Figure 5

Spectrophotometry of yCD activity. In (A), are reported the values of de novo formed 5-FU (mM) obtained in presence of yCD (0.5 μg ml-1) and 5-FC (0.18 mM) during the first 9 min of the reaction. In (B) and (C) are reported the 5-FU values obtained with identical reagents but in presence of 2 μg ml-1 of the specific (scFvH5) or irrelevant (scFvGO) antibodies. Slope of lines represents starting speed of the reaction. Correlation coefficient (R) indicates the strength and direction of the linear relationship between time and formed 5-FU.

In order to assess if the enzymatic activity of yCD was affected by the presence of the scFvH5 an identical experiment was performed in presence of the antibody. Figure 5B shows that the rate of product formation was similar to that with free yCD, suggesting that there was no apparent loss in enzyme activity as a result of binding with scFvH5. Identical results were obtained using the irrelevant scFvGO antibody (see Figure 5C).

Cytotoxic assay

Using an in vitro model constituted by human LoVo cells, we measured the enzymatic activity of the recombinant yCD protein in converting the antifungal agent 5-FC into the highly toxic anticancer compound 5-FU. In parallel we evaluated if co-incubation of the same reagents with scFvH5 affected yCD function. Figure 6A shows that 2.5 μg ml-1 of yCD exerted a significative cell growth inhibition of the human carcinoma LoVo cells in the presence of 5-FC concentration ranging from 1 mg ml-1 and 10 μg ml-1. In contrast, the co-incubation of yCD and 5-FC with various concentration of scFvH5 did not interfere with the cytotoxic activity of de novo generated 5-FU (Figure 6B).
Figure 6

In in vivo assay of yCD protein. In (A), LoVo cells were seeded in 96-well plate (2500 cells/well) and cultured in BM for 4 days containing 2.5 μg ml-1 of yCD in presence of the indicated concentrations of 5-FC. In (B), the cells were culture at same conditions but in BM containing 2.5 μg ml-1 of yCD and 10 μg ml-1 of 5-FC in presence of different concentrations of scFvH5 or the irrelevant scFvGO antibodies. Cell cytotoxicity (due to de novo formed 5-FU) was evaluated by WST-1 assay and calculated as a percentage of survived cells. Values are reported as the mean of triplicate samples. The bars indicate SD.

The results above reported demonstrated that, yCD produced by the novel expression system here described acts as an active enzyme in converting 5-FC into the anticancer compound 5-FU. Moreover, the binding of the human scFvH5 with yCD did not affect the enzyme function. In particular, our studies demonstrated that the presence of scFvH5 did not interfere with yCD in converting 5-FC or with the cytotoxic activity of de novo formed 5-FU.


The monoclonal antibody scFvH5 may be a very useful reagent for detection of CD expression in GDEPT/ADEPT studies. In fact, this mAb detects functional yCD either in ELISA or in Western blot studies (Figure 1 and 2) thus providing evidence that similar techniques may be extended to measure yCD levels in plasma, tumor and normal tissue samples. Since its particular genetic origin, the scFvH5 can be easily genetically engineered to construct a whole human antibody with a predefined IgG subclass, for selective removal of mAb-yCD conjugate from the circulation, without interfering with the enzyme function.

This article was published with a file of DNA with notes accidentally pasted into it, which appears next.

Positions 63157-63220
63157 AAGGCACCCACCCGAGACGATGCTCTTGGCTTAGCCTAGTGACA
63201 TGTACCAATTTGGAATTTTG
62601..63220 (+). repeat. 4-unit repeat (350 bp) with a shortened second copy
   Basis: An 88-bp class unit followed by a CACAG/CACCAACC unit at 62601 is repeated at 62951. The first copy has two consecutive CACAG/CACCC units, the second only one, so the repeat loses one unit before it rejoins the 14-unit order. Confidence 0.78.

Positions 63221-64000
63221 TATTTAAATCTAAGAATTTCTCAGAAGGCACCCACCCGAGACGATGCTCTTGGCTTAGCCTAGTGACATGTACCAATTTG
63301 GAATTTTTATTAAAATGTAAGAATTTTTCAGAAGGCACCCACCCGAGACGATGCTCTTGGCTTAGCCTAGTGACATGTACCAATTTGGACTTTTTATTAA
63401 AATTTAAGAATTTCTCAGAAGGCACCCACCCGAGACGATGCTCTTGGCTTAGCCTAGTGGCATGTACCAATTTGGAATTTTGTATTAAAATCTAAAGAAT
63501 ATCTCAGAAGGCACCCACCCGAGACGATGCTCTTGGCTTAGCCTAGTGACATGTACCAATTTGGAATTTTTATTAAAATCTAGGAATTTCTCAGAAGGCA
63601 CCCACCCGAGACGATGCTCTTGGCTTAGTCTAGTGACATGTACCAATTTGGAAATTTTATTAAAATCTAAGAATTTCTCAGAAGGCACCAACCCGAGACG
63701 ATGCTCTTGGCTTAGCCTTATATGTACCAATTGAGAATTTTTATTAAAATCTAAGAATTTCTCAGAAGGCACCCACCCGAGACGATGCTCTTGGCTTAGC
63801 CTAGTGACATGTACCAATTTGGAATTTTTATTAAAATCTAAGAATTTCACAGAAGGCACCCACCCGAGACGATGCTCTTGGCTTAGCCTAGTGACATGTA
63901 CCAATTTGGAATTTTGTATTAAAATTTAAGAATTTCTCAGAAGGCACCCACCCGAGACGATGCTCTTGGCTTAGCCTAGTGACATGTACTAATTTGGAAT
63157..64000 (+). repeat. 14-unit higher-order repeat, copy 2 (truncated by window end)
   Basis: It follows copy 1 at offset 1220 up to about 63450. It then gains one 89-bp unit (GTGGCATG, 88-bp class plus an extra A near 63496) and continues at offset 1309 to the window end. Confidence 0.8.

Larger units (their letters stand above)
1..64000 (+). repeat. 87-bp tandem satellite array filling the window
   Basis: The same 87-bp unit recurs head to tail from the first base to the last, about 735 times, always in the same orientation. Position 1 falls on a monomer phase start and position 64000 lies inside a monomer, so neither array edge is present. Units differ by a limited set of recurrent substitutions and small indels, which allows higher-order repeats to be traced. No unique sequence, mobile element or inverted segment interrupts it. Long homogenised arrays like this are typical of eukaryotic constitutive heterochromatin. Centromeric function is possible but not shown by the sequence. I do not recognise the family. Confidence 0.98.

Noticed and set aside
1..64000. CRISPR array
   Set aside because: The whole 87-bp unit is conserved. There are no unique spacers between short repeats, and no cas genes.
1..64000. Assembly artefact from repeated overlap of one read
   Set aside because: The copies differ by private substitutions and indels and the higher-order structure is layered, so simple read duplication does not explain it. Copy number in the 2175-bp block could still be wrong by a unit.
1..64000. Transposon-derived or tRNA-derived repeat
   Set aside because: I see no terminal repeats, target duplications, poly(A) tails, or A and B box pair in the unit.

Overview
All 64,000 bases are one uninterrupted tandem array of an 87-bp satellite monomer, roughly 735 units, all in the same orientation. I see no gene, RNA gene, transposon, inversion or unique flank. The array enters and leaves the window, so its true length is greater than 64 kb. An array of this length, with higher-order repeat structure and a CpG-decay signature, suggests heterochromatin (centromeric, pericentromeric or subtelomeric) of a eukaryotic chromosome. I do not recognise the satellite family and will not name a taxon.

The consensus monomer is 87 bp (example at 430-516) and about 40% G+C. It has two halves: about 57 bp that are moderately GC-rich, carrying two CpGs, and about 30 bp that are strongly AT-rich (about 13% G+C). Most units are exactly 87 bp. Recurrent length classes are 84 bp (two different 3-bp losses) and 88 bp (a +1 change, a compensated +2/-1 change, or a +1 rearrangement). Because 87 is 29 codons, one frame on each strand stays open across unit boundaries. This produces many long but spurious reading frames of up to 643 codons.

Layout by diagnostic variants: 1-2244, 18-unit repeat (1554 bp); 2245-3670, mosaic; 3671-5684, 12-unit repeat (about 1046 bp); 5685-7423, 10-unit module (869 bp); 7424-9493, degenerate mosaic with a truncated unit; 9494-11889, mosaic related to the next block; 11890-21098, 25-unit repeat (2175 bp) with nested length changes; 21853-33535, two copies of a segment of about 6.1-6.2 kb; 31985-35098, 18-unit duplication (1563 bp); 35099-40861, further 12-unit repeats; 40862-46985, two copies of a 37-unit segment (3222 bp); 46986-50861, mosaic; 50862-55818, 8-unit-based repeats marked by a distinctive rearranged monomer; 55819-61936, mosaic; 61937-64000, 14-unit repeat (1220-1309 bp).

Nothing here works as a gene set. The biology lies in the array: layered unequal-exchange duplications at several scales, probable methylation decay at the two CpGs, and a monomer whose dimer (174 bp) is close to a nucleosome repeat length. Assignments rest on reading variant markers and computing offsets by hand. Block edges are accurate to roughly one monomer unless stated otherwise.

Differently with other mAbs to CD generated by hybridoma [5] or recombinant DNA technologies [16], the scFvH5 is the first fully human monoclonal antibody in scFv format so far described which is able to detect yCD protein in different routinary laboratory techniques. Hence, this antibody may represents an excellent candidate for in vivo detection and measurement of the CD complex in the future development of CD-based selectively guided tumor therapy.


Antibodies and reagents

The characteristics of the scFvGO used in this study as scFv irrelevant antibody were previously described [17]. Anti-Flag M2 and anti-polyhistidine antibodies were purchased from Sigma (St Louis, MO, USA). The goat anti-mouse HRP-conjugated polyclonal antibody was purchased from Dako (Denmark, EU). 5-Fluorocytosine (5-FC) and 5-Fluorouracil (5-FU) were purchased respectively, from Sigma and Mayne Pharma (Naples, Italy, EU)

Vector construction

Complete yCD gene sequence [18] was amplified by PCR from cDNA inserted in pACCMV 115. The sense primer was: BamyCD 5'-CGA ATT GGA TCC ATG GTG ACA GGG GGA-3', containing BamHI restriction site and the sequence coding for first five amino acid of yCD. The antisense primer was: ESyCD 5'-ATCC GAT ATC GTC GAC CTC ACC AAT ATC TTC-3' containing the sequences encoding for the end part of yCD and SalI restriction enzyme.

PCR was performed using Pwo enzyme (Roche Diagnostics; IN, USA) and the resulting PCR fragment was agarose-purified using the High Pure PCR Product Purification Kit (Roche). Then it was digested with restriction enzymes BamHI and SalI, and cloned into the plasmid pQE30Xa (Qiagen; Milan, Italy, EU), containing 6 × His tag sequence for protein purification. The clone was sequenced by Biofab Research SRL (Rome, Italy, EU).